The next development of the saga was that the budget line for the grant scheme was omitted from the 2015 EU budget. It was something of a Catch 22 situation: The project was not carried over to a next phase since the legislation required for that has not been passed. And it could not carry on as a preparatory action either, since Article 54(2)(b) of the Financial Regulation states that no preparatory action can run for more than three consecutive years [8]. The latter, however, seems to be a contestable reason. The purpose of the rule is to limit the length of the trial period for new policies. But this programme had no trial period in any real sense of the word. It never took off the ground in the way the Parliament suggested.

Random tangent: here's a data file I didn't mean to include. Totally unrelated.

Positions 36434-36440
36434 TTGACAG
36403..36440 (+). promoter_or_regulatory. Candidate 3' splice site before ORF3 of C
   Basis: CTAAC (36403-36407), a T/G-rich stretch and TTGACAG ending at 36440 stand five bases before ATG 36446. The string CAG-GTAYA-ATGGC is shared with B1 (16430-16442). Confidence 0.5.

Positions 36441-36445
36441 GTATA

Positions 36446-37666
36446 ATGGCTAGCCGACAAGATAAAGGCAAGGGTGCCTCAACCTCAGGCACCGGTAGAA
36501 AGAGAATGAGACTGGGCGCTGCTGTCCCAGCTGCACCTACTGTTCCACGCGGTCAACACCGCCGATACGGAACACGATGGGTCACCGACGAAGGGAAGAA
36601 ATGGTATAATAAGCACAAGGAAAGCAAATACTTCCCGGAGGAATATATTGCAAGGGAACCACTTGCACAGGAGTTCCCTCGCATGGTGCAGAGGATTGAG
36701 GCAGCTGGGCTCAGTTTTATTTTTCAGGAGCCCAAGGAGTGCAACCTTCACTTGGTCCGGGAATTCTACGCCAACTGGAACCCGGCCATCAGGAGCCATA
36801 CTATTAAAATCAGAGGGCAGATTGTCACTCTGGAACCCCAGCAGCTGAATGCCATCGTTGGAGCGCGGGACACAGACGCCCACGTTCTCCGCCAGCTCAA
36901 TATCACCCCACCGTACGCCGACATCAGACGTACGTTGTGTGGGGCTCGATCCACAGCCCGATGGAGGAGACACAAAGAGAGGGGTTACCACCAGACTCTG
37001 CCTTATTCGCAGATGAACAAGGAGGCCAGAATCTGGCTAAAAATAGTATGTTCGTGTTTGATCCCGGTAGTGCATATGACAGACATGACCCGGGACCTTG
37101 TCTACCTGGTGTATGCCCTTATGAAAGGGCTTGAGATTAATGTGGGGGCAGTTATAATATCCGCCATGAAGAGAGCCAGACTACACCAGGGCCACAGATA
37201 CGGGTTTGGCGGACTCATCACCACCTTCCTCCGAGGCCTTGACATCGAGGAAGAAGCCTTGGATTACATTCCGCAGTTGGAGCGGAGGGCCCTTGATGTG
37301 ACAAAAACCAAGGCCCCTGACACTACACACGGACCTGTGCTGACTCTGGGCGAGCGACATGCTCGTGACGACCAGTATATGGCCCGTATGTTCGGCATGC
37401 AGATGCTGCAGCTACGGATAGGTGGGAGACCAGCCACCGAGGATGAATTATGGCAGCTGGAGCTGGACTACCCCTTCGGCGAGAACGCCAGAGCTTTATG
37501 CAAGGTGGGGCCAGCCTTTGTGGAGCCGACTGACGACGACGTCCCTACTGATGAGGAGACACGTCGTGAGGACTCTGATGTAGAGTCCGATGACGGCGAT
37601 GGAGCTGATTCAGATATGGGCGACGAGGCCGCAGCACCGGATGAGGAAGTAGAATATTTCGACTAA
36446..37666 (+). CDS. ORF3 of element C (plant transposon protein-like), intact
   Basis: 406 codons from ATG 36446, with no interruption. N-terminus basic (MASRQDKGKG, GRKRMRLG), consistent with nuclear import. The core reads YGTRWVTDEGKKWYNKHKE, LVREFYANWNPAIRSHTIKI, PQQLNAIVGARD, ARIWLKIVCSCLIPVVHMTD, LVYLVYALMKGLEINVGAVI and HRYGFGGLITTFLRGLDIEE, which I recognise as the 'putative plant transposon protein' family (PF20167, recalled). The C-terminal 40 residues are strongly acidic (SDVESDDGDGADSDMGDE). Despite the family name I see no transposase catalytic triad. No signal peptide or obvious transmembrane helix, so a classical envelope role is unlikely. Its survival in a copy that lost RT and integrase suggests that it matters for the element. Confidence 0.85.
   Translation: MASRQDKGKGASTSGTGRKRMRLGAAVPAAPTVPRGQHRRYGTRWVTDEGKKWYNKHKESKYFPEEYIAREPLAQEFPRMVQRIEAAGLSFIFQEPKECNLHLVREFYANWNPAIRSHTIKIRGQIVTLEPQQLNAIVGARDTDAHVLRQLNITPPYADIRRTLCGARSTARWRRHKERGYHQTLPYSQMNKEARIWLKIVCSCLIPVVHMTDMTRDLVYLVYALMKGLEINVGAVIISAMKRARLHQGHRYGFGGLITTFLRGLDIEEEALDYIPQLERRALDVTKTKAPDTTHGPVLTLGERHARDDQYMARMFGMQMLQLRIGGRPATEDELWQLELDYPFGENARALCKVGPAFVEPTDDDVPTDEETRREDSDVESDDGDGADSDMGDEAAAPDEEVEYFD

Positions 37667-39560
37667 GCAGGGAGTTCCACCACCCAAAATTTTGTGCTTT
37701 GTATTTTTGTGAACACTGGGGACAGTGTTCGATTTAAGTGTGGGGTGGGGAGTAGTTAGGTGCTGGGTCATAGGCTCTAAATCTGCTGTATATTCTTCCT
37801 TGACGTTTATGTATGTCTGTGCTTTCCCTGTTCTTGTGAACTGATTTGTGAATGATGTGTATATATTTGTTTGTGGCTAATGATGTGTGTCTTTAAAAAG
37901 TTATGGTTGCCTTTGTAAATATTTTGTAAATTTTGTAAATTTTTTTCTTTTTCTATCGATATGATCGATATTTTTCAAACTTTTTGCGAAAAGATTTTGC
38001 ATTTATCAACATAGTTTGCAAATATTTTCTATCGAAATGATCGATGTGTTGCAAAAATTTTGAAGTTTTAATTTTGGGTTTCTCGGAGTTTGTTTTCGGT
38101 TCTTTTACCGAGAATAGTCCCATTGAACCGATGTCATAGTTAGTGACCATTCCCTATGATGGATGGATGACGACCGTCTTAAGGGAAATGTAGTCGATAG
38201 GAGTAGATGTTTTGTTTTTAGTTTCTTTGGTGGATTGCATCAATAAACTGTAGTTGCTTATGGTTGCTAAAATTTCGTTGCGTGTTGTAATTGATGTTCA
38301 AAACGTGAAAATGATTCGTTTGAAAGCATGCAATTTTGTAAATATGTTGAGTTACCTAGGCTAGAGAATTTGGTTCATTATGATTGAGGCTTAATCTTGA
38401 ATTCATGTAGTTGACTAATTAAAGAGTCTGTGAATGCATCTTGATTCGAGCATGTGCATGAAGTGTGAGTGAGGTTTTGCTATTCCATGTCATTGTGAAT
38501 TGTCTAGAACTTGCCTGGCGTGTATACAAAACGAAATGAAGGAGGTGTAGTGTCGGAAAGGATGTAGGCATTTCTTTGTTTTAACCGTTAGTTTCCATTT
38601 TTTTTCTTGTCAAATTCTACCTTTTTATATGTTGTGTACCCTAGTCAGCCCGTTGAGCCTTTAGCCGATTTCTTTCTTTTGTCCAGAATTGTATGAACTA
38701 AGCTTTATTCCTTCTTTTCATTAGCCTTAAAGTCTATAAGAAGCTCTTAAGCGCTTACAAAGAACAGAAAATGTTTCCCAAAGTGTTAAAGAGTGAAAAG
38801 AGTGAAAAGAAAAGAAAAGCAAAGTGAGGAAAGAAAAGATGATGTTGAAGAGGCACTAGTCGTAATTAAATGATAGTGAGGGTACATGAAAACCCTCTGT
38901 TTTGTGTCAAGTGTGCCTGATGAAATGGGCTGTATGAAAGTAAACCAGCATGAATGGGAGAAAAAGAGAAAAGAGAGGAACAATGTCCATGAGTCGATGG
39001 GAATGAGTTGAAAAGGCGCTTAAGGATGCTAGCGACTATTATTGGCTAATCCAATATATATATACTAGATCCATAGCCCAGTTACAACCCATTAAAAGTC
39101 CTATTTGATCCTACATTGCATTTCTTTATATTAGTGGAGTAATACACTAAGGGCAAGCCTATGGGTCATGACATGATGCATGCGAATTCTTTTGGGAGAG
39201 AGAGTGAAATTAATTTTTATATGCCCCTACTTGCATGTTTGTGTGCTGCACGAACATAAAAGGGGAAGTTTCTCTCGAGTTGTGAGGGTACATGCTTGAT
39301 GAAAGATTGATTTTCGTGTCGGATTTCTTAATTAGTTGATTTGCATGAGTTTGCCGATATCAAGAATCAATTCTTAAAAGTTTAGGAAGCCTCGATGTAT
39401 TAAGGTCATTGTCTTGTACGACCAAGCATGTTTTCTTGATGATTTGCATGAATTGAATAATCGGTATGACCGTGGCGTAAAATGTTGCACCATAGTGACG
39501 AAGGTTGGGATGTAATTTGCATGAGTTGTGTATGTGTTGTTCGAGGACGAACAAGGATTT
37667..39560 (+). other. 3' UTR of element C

The most active MEP promoting the project was Morten Løkkegaard. He pushed it forward when it came to a halt, tabled the necessary amendments every year to carry it on, and took the lead in keeping up public interest in the subject. With his term in the Parliament running out in May 2014, it could have been expected that pressure from the Parliament’s part on the Commission to implement the project would fade out. Newly elected Hungarian green MEP Benedek Jávor, however, decided to pick up the relay baton. With fellow green group member Helga Trüpel and with Dennis de Jong, Dutch member of the European United Left/Nordic Green Left group, he tabled an amendment to the 2015 draft budget to reinstate the budget line [15]. The proposed amendment, however, was turned down, mostly because it came too late for Commission to assess it.